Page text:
Ky. Secretary of State Michael Adams calls for more voting locations
Kentucky Secretary of State Michael Adams called for increasing the number of voting locations during a Wednesday debrief of the November election.
Adams spoke in front of the House Committee on Elections, Constitutional Amendments and Intergovernmental Affairs, where state lawmakers derided long lines at some voting locations during last year’s general election.
Last year’s election was the first since the Legislature passed a series of reforms expanding early voting, establishing countywide vote centers and transitioning toward universal paper ballots.
Immediately following the election, Adams said voters turned out in record numbers, but after the final count came in, less than 42% of eligible voters had cast a ballot, according to the State Board of Elections.
Republican lawmakers including Rep. Russell Webber of Shepherdsville and Rep. Jason Nemes of Louisville shared stories of lines wrapping around buildings and limited parking at some voting locations.
“I think what we saw was an absolute abomination,” Nemes said of one voting location in Oldham County. “You talk about suppression of the vote, well their vote’s suppressed.”
State Board of Elections Executive Director Karen Sellers agreed with lawmakers, saying that there were long lines at many voting locations across the state. Other challenges included difficulties finding poll workers, an exceptionally long ballot, and many counties using new technologies for the first time, she said.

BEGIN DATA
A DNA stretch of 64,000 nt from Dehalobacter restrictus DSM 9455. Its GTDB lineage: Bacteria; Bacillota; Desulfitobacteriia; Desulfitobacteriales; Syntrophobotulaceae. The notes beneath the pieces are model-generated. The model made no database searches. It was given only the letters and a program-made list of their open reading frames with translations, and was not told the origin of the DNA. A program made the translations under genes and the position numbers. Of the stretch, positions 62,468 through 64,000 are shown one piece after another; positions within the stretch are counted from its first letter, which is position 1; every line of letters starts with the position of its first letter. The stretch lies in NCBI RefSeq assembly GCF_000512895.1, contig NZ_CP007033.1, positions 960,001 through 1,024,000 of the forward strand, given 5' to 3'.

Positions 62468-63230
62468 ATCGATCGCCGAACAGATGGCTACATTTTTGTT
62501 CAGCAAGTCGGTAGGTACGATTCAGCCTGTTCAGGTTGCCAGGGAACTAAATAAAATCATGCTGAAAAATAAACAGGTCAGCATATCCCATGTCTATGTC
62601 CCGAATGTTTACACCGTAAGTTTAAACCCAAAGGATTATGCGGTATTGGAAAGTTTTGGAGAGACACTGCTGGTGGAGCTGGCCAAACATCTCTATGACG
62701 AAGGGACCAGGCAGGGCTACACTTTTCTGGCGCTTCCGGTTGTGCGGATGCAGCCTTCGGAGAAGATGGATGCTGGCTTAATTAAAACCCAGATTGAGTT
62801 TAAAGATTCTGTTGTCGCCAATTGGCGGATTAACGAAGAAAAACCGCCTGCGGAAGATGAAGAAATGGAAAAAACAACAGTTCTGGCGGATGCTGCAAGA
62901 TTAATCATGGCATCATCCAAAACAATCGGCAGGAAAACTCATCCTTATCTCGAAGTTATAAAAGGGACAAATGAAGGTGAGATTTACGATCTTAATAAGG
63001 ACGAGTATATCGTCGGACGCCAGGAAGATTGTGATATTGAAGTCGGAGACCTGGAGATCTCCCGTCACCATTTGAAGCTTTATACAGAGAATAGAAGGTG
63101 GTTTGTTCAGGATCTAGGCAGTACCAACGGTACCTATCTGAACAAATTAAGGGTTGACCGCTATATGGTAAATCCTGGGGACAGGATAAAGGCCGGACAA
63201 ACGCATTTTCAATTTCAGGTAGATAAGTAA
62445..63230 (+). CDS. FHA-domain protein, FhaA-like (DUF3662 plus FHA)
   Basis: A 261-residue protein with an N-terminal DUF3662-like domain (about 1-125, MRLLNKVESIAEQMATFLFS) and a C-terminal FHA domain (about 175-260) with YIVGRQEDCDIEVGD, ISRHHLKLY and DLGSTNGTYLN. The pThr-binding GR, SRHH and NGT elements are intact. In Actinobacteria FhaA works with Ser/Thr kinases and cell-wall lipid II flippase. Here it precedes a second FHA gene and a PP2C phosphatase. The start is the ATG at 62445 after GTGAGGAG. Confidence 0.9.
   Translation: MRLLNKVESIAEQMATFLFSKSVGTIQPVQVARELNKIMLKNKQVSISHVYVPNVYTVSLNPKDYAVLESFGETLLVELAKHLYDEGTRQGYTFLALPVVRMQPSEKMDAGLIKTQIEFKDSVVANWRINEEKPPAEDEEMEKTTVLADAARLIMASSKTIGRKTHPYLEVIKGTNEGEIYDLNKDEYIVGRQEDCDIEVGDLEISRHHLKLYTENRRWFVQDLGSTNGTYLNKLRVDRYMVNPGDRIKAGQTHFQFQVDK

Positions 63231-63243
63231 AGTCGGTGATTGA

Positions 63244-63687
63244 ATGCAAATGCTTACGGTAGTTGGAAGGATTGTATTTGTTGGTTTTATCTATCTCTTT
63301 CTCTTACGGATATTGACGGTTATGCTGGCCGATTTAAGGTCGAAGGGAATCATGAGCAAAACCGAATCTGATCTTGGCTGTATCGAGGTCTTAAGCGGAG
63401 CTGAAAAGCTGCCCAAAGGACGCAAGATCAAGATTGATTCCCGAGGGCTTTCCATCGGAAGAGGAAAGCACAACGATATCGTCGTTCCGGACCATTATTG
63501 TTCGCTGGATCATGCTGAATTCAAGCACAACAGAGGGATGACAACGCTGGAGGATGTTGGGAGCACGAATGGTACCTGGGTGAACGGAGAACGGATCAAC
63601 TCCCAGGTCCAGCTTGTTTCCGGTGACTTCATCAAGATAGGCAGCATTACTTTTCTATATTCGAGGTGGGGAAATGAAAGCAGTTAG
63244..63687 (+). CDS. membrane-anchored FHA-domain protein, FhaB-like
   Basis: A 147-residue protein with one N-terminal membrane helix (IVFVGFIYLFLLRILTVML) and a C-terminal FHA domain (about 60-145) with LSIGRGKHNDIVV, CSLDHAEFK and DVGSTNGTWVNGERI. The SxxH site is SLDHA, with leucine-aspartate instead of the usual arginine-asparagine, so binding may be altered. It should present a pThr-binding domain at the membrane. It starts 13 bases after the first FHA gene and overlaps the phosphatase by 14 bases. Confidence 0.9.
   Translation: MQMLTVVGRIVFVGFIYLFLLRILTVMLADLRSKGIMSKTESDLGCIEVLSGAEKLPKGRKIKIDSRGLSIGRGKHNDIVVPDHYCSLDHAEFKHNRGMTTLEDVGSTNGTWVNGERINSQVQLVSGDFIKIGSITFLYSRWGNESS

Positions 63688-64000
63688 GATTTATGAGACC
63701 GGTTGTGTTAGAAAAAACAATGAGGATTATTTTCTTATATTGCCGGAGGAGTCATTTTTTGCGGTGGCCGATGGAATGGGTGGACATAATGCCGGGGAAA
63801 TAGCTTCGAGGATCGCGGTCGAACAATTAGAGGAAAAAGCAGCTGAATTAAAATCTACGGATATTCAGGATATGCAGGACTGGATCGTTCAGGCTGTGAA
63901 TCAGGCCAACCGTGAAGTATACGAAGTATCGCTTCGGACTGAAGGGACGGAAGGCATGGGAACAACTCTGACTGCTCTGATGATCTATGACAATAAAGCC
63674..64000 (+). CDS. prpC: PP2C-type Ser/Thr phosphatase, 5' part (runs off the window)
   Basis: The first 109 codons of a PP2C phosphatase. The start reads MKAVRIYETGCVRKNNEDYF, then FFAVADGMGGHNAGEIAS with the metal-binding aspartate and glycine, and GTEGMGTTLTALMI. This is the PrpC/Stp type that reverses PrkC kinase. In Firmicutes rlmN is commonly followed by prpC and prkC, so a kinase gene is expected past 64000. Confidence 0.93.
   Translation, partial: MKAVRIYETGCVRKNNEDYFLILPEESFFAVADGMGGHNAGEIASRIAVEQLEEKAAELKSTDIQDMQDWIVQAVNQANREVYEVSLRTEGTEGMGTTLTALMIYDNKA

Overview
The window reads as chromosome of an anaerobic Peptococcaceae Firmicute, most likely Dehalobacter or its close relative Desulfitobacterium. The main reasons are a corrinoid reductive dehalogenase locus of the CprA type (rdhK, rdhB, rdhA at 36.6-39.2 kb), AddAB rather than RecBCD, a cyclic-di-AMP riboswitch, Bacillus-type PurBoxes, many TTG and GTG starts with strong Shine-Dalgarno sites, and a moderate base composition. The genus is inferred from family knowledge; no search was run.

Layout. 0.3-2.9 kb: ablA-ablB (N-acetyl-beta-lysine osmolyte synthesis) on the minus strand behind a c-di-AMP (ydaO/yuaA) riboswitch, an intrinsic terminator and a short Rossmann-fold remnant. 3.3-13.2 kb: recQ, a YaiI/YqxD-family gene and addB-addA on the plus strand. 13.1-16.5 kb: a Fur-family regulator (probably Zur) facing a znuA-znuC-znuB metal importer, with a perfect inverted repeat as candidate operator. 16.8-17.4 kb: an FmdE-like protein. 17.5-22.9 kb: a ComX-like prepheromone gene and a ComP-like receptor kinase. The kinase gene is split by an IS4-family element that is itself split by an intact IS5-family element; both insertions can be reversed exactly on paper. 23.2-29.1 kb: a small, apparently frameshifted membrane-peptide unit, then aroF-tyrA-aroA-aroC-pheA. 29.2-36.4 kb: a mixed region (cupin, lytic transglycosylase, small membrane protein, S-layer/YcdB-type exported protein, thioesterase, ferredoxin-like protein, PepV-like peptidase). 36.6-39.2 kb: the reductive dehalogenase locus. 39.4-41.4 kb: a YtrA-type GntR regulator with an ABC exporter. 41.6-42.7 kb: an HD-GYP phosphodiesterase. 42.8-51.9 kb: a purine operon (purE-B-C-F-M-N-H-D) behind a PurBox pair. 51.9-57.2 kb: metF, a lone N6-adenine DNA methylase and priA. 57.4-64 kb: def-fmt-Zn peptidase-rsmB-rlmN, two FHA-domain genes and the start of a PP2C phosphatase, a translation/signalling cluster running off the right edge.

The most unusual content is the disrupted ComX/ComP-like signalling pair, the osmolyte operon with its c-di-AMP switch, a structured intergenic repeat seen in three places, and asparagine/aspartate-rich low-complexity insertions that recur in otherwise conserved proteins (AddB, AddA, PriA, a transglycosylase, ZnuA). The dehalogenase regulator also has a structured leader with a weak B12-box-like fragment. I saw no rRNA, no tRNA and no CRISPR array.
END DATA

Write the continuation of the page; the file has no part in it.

“To sum up, the November 2022 general election encompassed a lot of extensive electoral changes enacted by the General Assembly,” she said.
Adding Voting locations
More than 250,000 voters took advantage of the three days of early voting. Those that cast an early ballot hewed close with the partisan affiliation of voters: Republicans with a little less than 50%, followed closely by Democrats then Independents, Adams said.
“The counties that had long lines on Tuesday, Nov. 8 would have had even longer lines had their voters not already had three days to vote,” Adams said.
Nonetheless, Adams said the appropriate solution is to add more voting locations rather than add more voting days.
Adams said a statewide official should be in charge of reviewing statewide election plans and that the law should set a minimum number of voting locations. He also said the state should encourage counties to add more voting locations when they ask for election funding. As it stands, the law creates a “perverse incentive,” he said.
“Carroll County was given a grant of $2,805 based on a formula of $255 per precinct for their 11 precincts, however in that election they only opened one precinct,” Adams said. “If a county opens one voting location, it should not be compensated as though it opened 11.”
Adams also said the state’s revised process for recounting and re-canvassing votes was misused by “bad faith actors” to cast doubt on the integrity of state elections. More should be done to stop frivolous lawsuits who lack evidence of fraud or corruption and lose by wide margins, he said.
“Although none of these changes [are] major they are all important,” Adams said. “I would submit that an election year, especially one in which we expect close outcomes in major races, is exactly the time to make these modest but crucial improvements.”